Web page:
Many of these analyzes were completed within a few days while we worked round the clock, allowing us to reject our initial hypothesis that SARS-CoV-2 may have been engineered, while others were “lab”- based scenarios were still operational. table.

Yet more comprehensive analysis, significant additional data, and in-depth investigation to compare genomic diversity across coronaviruses led to a peer-reviewed study published in Nature Medicine. For example, we looked at data from coronaviruses found in other species, such as bats and pangolins, showing that features that previously appeared unique to SARS-CoV-2 were actually found in other, related viruses. Used to go

Overall, it is a textbook example of the scientific method where an initial hypothesis is rejected in favor of a competing hypothesis once more data is available and analysis is complete.

As you know, over the past few weeks there has been a lot of speculation and hype about a particular protein in the coronavirus: the furin cleavage site. some people, Including virologist David BaltimoreAssume that the presence of this protein may be a sign of human manipulation of the virus, whereas you and other virologists have stated that it evolved naturally. Can you explain to readers why you don’t think this is evidence of an engineered virus?

anderson Furin cleavage sites are found throughout the coronavirus family, including the betacoronavirus genus that belongs to SARS-CoV-2. There is much speculation that the patterns found in the RNA of the virus that account for parts of the furin cleavage site represent evidence of engineering. In particular, people are pointing to two “CGG” sequences that code for the amino acid arginine in the furin cleavage site as strong evidence that the virus was created in the lab. Such statements are factually incorrect.

While it is true that CGG is less common than other patterns that code for arginine, the CGG codon is found in the SARS-CoV-2 genome and elsewhere in the genetic sequence.[s] In which the CGG codon found in SARS-CoV-2 is also found in other coronaviruses. These findings, along with many other technical features of the site, strongly suggest that it evolved naturally and there is little chance that anyone may have engineered it.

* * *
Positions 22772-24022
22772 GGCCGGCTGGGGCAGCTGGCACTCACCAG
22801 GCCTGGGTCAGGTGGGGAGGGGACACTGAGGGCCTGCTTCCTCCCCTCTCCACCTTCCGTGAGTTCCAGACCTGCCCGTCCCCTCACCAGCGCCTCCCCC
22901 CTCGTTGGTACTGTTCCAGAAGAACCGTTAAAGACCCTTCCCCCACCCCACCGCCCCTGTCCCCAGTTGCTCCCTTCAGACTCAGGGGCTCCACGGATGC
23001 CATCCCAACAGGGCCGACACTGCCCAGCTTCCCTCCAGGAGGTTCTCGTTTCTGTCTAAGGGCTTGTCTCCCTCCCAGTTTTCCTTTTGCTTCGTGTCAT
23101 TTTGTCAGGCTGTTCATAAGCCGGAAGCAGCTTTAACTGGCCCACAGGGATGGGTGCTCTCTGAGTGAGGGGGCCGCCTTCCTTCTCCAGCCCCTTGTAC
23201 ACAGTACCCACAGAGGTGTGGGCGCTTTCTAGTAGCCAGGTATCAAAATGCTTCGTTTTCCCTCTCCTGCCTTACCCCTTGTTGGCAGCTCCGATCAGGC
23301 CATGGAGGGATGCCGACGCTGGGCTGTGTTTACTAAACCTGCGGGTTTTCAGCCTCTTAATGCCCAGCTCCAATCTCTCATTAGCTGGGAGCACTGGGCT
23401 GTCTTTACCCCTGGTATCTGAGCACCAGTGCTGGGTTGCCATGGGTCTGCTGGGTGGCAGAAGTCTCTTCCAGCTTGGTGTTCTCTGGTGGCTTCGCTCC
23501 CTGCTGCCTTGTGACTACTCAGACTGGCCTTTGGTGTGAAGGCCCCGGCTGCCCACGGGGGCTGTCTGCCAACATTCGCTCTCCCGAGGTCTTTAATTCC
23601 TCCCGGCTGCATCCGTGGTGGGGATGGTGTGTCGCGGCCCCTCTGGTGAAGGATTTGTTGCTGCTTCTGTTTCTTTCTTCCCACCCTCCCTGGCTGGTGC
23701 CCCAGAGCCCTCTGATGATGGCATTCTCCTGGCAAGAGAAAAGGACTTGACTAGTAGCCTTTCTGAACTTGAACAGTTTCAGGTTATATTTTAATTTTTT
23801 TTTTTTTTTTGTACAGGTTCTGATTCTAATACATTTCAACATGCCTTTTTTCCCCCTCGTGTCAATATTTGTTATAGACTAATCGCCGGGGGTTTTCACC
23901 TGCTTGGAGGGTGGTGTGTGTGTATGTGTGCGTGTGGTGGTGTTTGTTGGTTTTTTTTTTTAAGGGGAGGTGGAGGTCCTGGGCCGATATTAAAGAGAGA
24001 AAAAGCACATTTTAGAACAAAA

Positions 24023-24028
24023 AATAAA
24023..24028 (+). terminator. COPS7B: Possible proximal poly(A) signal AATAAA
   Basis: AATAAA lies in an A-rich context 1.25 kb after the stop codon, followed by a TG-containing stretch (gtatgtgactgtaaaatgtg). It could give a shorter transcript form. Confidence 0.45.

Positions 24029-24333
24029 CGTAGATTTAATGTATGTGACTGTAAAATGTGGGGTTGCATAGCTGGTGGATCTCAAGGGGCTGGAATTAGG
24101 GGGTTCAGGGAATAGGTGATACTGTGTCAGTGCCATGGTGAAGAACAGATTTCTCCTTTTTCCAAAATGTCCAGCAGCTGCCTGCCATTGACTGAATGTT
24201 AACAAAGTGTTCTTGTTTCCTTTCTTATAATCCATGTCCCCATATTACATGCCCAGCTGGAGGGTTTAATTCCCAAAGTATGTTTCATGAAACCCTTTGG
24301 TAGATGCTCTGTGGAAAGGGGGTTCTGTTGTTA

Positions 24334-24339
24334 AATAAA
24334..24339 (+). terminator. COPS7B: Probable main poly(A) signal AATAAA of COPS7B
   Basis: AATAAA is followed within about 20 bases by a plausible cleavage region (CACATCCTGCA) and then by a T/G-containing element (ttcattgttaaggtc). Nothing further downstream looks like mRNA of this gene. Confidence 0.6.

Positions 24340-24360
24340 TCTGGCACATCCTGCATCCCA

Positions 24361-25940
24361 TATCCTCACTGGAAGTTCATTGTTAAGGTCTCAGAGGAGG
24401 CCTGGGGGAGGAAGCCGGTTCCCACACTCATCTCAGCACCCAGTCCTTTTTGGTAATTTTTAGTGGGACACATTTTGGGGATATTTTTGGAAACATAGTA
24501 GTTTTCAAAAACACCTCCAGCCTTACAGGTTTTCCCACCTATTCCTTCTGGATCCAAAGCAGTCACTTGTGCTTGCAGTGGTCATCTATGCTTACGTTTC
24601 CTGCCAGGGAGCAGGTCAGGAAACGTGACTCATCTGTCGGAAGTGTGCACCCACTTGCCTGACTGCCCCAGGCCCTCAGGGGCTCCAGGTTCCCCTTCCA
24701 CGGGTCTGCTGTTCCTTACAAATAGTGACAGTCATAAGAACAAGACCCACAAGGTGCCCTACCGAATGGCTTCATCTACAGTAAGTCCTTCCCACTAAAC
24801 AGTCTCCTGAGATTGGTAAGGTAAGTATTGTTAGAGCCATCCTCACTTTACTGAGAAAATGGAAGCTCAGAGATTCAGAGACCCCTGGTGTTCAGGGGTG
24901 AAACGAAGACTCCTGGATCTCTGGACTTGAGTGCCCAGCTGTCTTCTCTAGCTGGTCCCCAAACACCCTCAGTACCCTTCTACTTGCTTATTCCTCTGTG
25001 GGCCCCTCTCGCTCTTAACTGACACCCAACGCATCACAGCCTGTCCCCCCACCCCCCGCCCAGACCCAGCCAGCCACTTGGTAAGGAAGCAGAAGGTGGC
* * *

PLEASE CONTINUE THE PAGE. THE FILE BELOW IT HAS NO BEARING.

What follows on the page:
Do you still believe that all laboratory scenarios are impossible? If not an engineered virus, what about an accidental leak from a Wuhan lab?

anderson As we said in our article last March, it is currently impossible to prove or disprove specific hypotheses of SARS-CoV-2 origin. However, while both laboratory and natural scenarios are possible, they are equally unlikely – a priori, data and other evidence strongly support natural emergence as a highly probable scientific theory for the emergence of SARS-CoV-2 , while the laboratory leak remains a speculative one. hypothesis based on conjecture.

Based on the detailed analysis of the virus so far by researchers around the world, it is extremely unlikely that the virus was engineered. Scenario in which the virus was found in nature, brought into the laboratory and then accidentally released[d] Equally impossible based on current evidence.

In contrast, the scientific theory about the natural origin of SARS-CoV-2 offers a far simpler and more likely scenario. The origin of SARS-CoV-2 is very similar to that of SARS-CoV-1, including its seasonality over time, location, and association with the human food chain.

Some people have pointed to your email to Dr. Fauci suggesting that it raises questions About whether scientists and government officials give more credence to the lab-leak theory than the public. and some recent reports have suggested that certain Government officials didn’t want to talk about the lab-leak theory Because it would draw attention to the government’s support of so-called gain-of-function research.